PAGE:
6 - Policy report: Speaking notes for research and development cabinet paper at DEV
|Date||5 April 2018|
|Title||Speaking notes for research and development cabinet paper at DEV|
|Date:||5 April 2018||Priority:||Medium|
|Security Level:||In Confidence||Report No:||IR2018/211|
|Minister of Revenue||Note the contents of this report||11 April 2018|
Contact for telephone discussion (if required)
|Richard Braae||Senior Policy Advisor||[Withheld under section 9(2)(a) of the Official Information Act 1982]|
|Keith Taylor||Policy Manager|
5 April 2018
Minister of Revenue
Speaking Notes for Research and Development Cabinet paper at DEV
1. Jointly with Min Woods, you are taking the Cabinet paper Research and Development Tax Incentive Discussion Document to the DEV Cabinet Committee on 11 April.
2. You are seeking approval to publish the Discussion Document Fuelling Innovation to Transform our Economy that will underpin consultation on the proposed R&D tax credit. The Discussion Document does not commit the Government to any policy, but it signals the parameters of Government’s intended support for the research, science and innovation sector.
3. This report provides you with suggested answers to possible tax-related questions from your Cabinet colleagues.
4. It is recommended you:
Note the contents of this briefing
[Withheld under section 9(2)(a) of the Official Information Act 1982]
Senior Policy Advisor
Policy and Strategy
Hon Stuart Nash
Minister of Revenue
5. Jointly with Min Woods, you are taking the Cabinet paper Research and Development Tax Incentive Discussion Document to the DEV Cabinet Committee on 11 April. (Briefing 2757 17-18, IR2018/205 refers.)
6. You are seeking approval to publish the Discussion Document Fuelling Innovation to Transform our Economy that will underpin consultation on the proposed R&D tax credit.
7. The Discussion Document does not commit the Government to any policy, but it signals the parameters of Government’s intended support for the research, science and innovation sector.
8. We anticipate that Minister Woods will take the lead in introducing the item and responding to questions about how this policy fits into the wider picture of Government support business innovation. This briefing therefore addresses tax-related issues.
9. Q: What’s the difference between a tax incentive and a tax credit?
10. Minister Woods has requested the policy be referred to as a tax incentive because this provides a better description of the outcome sought. The instrument is a tax credit – that’s the technical way it will be described in the tax legislation.
11. Q: How does the proposed rate of 12.5% compare with Australia’s tax credit scheme?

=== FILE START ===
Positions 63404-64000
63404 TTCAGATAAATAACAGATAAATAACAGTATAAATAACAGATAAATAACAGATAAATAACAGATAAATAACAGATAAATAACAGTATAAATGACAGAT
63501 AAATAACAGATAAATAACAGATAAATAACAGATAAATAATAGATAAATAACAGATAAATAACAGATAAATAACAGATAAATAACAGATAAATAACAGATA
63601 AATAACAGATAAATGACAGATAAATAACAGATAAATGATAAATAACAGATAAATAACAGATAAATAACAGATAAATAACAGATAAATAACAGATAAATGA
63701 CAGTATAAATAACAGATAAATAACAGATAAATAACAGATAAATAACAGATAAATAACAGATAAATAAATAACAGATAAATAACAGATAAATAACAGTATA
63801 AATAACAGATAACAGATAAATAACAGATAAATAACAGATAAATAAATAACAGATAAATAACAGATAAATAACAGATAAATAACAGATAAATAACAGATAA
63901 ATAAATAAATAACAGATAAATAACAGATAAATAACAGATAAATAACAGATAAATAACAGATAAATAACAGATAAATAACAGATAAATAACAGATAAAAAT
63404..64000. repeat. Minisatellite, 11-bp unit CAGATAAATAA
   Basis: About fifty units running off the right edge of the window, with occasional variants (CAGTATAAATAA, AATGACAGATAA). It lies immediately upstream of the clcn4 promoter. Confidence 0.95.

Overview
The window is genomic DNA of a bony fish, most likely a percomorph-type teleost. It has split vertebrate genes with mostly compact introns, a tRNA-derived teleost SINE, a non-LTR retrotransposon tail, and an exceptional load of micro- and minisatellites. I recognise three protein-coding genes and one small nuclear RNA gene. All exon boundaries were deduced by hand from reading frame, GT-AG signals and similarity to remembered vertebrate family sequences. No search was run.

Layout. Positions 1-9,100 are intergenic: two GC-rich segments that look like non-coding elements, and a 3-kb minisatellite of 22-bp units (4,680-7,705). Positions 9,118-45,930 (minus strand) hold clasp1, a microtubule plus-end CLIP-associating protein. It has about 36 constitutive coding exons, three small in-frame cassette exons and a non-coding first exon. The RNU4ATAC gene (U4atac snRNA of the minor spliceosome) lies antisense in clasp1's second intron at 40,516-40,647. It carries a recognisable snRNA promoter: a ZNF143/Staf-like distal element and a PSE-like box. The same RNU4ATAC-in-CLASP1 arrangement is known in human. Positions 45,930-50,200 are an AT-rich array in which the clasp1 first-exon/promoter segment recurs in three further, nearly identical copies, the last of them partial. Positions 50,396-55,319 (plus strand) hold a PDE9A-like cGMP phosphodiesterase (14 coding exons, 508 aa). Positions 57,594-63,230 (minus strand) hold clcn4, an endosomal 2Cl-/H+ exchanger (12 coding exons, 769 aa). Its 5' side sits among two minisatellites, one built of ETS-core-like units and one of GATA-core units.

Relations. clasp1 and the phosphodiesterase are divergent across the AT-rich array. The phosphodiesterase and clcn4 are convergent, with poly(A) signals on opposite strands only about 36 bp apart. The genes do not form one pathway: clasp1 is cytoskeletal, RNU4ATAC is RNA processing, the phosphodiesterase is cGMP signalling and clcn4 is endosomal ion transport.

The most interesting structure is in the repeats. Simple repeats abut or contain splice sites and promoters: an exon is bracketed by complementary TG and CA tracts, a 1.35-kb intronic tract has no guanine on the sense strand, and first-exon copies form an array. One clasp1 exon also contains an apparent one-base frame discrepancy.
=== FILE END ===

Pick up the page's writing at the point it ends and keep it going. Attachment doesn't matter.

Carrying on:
12. The Australian scheme is more complex than what’s proposed for New Zealand so it’s not possible to make a simple comparison of the schemes’ generosity. For small businesses, the Australian scheme is at a higher effective rate (16%) and is refundable, so is more generous. For large firms, the Australian scheme is at a lower effective rate (8.5%) and is not refundable, so is less generous.
13. Q: Is there a risk that the proposed definition will exclude firms undertaking valuable innovation that we want to be eligible for the subsidy?
14. With the definition, we are trying to balance two competing objectives:
- Including worthy R&D, while
- Excluding business as usual being recharacterised as R&D.
15. The purpose of consultation is to get feedback on whether we’ve got that balance right.
16. In addition, it won’t be the case that all worthwhile innovative activity will be eligible for the tax credit. The credit is focused on subsidising the acquisition and application of new knowledge because this is where market incentives are likely to be weakest for firms. For other innovative activities, the market provides good incentives so there is less justification for a government subsidy.
17. Q: Many small R&D performing firms will be in loss. Why is the tax credit not refundable right from the start?
18. Officials agree that ideally there should be support for R&D firms in loss. However, the risks associated with refundability are greater than with non-refundability. That is why we are proceeding carefully before introducing this feature. The issues that need to be worked through are set out at paragraph 32 of the Cabinet paper. These are substantial issues and there is not the time to work through them and get legislation enacted to meet the April 2019 start date for the credit.
19. Q: How can we make sure that this scheme is not rorted?
20. There are several ways we are ensuring the R&D tax incentive will support genuine R&D.
- The definition of R&D, including the excluded activities and expenditure, will set out eligible expenditure and is designed to exclude business as usual expenditure. This definition incorporates lessons from the experience of the 2008 credit – for instance some of the additional exclusions that are being proposed are designed to defeat the types of claims that did not seem to be genuine R&D.
- Because the tax credit will be part of the tax system, we will make sure the standard shortfall penalties within the tax system will apply to claims made for the tax credit.
- Officials are investigating whether there are additional measures that need to apply to deter aggressive behaviour by tax advisors.
21. All these provide some measure of safeguard. However, they will not be an absolute protection. Therefore there will also be, in the legislation, a capacity to adjust the definition of R&D so that we can quickly remedy issues that suggest the scheme’s integrity is being compromised.